As a foreigner in a foreign land, the first thing I did experience profoundly in Taiwan was friendship. No need for a manual in hand to make friends. Far from France, I was often thinking that foreigners over there have a less enviable fate. But even when you are a priest, making friends is not the same as evangelising them.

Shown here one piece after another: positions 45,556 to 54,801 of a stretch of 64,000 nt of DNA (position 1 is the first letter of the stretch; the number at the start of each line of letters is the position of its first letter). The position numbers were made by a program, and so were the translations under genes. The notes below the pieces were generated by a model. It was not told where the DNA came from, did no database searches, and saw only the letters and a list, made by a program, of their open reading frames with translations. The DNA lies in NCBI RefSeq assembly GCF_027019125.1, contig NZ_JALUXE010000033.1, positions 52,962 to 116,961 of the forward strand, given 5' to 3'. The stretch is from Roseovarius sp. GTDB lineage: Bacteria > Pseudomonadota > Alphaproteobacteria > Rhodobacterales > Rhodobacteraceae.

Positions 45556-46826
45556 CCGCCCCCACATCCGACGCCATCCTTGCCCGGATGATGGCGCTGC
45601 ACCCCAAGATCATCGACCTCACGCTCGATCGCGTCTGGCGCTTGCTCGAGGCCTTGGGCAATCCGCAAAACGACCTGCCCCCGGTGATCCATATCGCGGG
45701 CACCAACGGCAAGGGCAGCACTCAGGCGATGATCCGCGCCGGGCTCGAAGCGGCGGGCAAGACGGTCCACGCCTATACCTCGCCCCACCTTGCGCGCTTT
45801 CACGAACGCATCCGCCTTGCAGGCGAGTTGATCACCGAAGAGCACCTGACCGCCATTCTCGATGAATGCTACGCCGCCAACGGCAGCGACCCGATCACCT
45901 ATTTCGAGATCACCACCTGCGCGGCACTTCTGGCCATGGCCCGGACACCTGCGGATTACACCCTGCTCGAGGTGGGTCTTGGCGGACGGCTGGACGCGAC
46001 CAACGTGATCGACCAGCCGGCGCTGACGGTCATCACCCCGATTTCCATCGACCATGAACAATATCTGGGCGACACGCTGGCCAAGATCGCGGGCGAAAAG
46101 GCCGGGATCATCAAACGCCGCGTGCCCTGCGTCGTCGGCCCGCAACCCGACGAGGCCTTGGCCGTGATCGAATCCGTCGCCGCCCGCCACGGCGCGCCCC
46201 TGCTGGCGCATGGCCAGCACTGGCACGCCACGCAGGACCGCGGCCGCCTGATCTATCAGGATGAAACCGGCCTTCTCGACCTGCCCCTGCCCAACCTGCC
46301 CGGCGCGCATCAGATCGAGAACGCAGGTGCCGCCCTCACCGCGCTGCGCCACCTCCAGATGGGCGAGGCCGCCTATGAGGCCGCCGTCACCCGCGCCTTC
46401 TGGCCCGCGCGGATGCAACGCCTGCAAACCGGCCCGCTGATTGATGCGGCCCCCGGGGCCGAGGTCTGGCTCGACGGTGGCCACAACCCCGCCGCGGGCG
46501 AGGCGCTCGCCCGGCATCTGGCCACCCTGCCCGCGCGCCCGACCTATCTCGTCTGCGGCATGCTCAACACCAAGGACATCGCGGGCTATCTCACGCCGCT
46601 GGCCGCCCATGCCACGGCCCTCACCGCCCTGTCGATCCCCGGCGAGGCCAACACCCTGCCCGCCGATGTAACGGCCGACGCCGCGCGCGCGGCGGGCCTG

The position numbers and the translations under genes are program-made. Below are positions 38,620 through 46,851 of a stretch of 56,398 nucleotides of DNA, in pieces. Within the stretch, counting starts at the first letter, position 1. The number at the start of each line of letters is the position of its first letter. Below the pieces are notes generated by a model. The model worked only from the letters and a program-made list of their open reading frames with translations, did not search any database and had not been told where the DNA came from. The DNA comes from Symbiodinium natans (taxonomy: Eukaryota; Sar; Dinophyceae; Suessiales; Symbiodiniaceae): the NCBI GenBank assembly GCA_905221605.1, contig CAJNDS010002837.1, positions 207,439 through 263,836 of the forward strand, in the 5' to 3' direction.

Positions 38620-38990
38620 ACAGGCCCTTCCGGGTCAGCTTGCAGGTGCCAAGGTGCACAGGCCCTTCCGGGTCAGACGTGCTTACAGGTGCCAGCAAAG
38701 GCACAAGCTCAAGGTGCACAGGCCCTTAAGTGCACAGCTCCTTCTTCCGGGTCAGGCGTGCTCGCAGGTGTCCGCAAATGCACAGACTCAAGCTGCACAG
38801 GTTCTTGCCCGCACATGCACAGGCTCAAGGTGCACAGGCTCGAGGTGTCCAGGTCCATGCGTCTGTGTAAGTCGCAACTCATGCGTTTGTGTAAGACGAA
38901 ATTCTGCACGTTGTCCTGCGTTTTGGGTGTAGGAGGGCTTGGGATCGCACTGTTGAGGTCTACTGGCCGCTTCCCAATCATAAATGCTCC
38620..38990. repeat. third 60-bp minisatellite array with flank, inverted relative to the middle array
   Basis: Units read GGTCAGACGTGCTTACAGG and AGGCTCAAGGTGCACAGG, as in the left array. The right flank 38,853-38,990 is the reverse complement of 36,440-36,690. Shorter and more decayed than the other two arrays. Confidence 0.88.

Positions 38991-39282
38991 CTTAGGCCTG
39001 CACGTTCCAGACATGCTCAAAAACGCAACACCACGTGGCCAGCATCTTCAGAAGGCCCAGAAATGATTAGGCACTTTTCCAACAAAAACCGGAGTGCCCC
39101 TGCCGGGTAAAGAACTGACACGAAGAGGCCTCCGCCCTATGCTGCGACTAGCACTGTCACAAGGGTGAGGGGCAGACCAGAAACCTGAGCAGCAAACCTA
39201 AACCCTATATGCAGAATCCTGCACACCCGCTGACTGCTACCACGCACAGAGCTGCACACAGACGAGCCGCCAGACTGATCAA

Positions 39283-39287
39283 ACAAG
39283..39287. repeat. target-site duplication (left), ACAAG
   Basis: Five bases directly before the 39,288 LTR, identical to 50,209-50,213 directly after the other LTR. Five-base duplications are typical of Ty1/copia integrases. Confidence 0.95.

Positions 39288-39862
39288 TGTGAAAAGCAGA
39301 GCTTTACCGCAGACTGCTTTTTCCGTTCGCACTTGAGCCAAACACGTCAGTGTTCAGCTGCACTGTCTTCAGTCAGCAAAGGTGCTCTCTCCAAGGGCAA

My first assignment, after language studies, was to take responsibility of a dormitory for senior high school boys coming from the surrounding areas to study in Tainan. That was tough for me during in my first few years. I had to cope with teenagers speaking to me very fast. The boys, besides memorizing lists of English words, had very limited experience in learning a foreign language and were therefore pretty unaware of my difficulties. Our relationship became a mutual exercise of patience, and for me, wonderful training for my listening ability. After all, listening ability is a must for both a student in foreign languages and for being the teacher I was supposed to be. I’m really grateful to them for that. In a role where I was the intermediary, so to speak, between the parents, students and the school, I gained precious insights into the educational system of the country, which like the French system is endlessly reforming. Going to classes during the day, then in the evening (at least for some of them) to cram schools in order to secure good grades did not leave us much time for ‘evangelisation’ or any kind of religious instruction. Besides, I was not the principal in charge of their curriculum; time left after classes and study was scarce. My conversations with them were often limited to small encouragements to help cope with the trials of the educational system, the pressure of progressing to the next grade and of course the high expectations of their parents. My continuing to learn the language and their pursuing of their studies was for all of us a painful, though bonding experience! What I was doing during these five years was simply giving a little help, an accompaniment and I was thus happy to be part of the service that the Catholic Church was giving to the youth. Living in Tainan was also an ideal place to enjoy Taiwan. Knowing a different culture starts with the senses and all the Taiwan street snacks imaginable, were there at hand. Anytime, anyplace; street stalls, day and night markets were providing something to quench any little hunger.